The Supreme Court connection to the Led Zeppelin lawsuit
Led Zeppelin is now in a literal battle of the bands over the rights to its biggest song “Stairway To Heaven,” in an interesting twist related to a copyright decision handed down by the Supreme Court in June.
Led Zeppelin in 2007: Wikicommons
The dispute between the classic rock titans and the estate of late guitarist Randy California quickly picked up steam this summer after the Supreme Court ruled in a case involving copyrights and the movie “Raging Bull.”
The case of Petrella v. MGM was decided by a 6-3 margin in the Court, with the unusual combination of Ruth Bader Ginsburg, Sonia Sotomayor, Elena Kagan, Antonin Scalia, Clarence Thomas, and Samuel Alito on the majority side.
The liberal-conservative alliance agreed that the daughter of Frank Petrella, who wrote a screenplay about boxer Jake LaMotta, can pursue a copyright damages case against Metro-Goldwyn-Mayer Inc. over profits from the “Raging Bull” movie.
The decision focused on an important aspect of copyright law known as laches, which sets a time limit on how long someone can wait to file a lawsuit.
Paula Petrella’s copyright suit in 2009 contended she should receive some of the profits from the re-release of “Raging Bull.” MGM argued that laches prevented Paula Petrella from waiting for several decades to file a lawsuit.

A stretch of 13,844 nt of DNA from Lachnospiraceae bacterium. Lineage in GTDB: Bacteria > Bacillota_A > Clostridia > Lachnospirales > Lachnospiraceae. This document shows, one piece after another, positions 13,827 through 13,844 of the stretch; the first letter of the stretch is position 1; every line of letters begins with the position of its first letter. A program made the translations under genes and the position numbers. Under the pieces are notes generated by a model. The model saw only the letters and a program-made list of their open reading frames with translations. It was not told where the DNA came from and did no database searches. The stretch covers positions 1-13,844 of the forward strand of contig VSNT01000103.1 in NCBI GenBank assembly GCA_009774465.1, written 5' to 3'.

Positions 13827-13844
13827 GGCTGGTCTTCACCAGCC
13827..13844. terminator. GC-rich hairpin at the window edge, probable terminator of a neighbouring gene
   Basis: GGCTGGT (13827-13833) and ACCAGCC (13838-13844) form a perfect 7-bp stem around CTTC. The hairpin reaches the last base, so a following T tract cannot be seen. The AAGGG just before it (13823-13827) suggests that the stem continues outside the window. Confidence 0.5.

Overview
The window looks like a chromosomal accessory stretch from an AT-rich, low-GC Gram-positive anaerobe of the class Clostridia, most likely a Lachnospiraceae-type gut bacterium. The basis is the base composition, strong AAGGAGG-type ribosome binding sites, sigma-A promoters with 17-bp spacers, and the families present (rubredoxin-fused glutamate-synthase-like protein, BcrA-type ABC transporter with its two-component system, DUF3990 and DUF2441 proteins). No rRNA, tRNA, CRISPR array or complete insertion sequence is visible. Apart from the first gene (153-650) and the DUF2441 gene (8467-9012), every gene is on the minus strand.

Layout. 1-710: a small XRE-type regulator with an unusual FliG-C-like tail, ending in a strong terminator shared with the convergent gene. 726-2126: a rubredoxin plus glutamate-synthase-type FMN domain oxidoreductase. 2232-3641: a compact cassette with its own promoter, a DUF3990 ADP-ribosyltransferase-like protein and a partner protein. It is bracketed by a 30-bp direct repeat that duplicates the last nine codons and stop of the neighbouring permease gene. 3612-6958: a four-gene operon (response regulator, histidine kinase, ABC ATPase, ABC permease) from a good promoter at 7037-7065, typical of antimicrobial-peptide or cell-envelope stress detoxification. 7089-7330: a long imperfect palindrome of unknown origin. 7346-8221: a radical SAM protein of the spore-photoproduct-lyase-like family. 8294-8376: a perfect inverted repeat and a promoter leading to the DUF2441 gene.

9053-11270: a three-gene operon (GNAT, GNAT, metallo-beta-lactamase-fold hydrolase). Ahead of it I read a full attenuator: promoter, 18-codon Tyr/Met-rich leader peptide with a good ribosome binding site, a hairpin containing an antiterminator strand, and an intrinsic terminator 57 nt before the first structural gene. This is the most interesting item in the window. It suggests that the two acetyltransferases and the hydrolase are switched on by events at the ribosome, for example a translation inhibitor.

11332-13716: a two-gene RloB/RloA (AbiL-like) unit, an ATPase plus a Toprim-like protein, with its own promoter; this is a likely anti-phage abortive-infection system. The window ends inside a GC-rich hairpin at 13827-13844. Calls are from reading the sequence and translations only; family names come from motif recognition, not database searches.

“In sum, the courts below erred in treating laches as a complete bar to Petrella’s copyright infringement suit,” said Justice Ginsburg, who wrote the majority opinion.
The precedent allowed plaintiffs like California’s estate to pursue a copyright claim more than 40 years after the alleged songwriting infringement, with the goal of having a jury trial settle the issue.
Several weeks after the Supreme Court decision in the Petrella v. MGM case, trustees for California’s estate filed in the United States District Court in Eastern District of Pennsylvania, under his given name, Randy Craig Wolfe. The trustee for the estate claims parts of “Stairway to Heaven” infringed on a song written by California in 1968 called “Taurus.”
After the song’s release, California’s band, Spirit, played six concerts with Led Zeppelin. In 1971, Led Zeppelin released the song “Stairway To Heaven” as part of its Led Zeppelin IV album.
Led Zeppelin at first challenged the selection of Pennsylvania as the venue for the federal trial.
“The individual defendants are British citizens residing in England, own no property in Pennsylvania and have no contacts with Pennsylvania, let alone ties sufficient to render them essentially at home here,” the group’s attorneys said in a memorandum to dismiss.
The estate’s lawyers responded by saying that, “defendants are subject to specific jurisdiction in this district because they make millions of dollars from the Eastern District of Pennsylvania by directly targeting this district for the exploitation of ‘Stairway to Heaven’ through CD sales, digital downloading, radio and television play, advertising, marketing, concert performances, other performances, licensing, and otherwise targeting resident individuals and businesses to profit off the exploitation of ‘Stairway to Heaven.’”
Last week, U.S. District Court Judge Juan Sánchez dismissed the jurisdiction claims by Led Zeppelin’s lawyers and the case will proceed.
In several prior copyright lawsuits, Led Zeppelin settled out of court after claims were made that parts of Led Zeppelins songs were based on the other works of artists.
On October 27, the band is scheduled to re-release the album containing “Stairway to Heaven” with an alternate mix of the iconic song included in the expanded offering.
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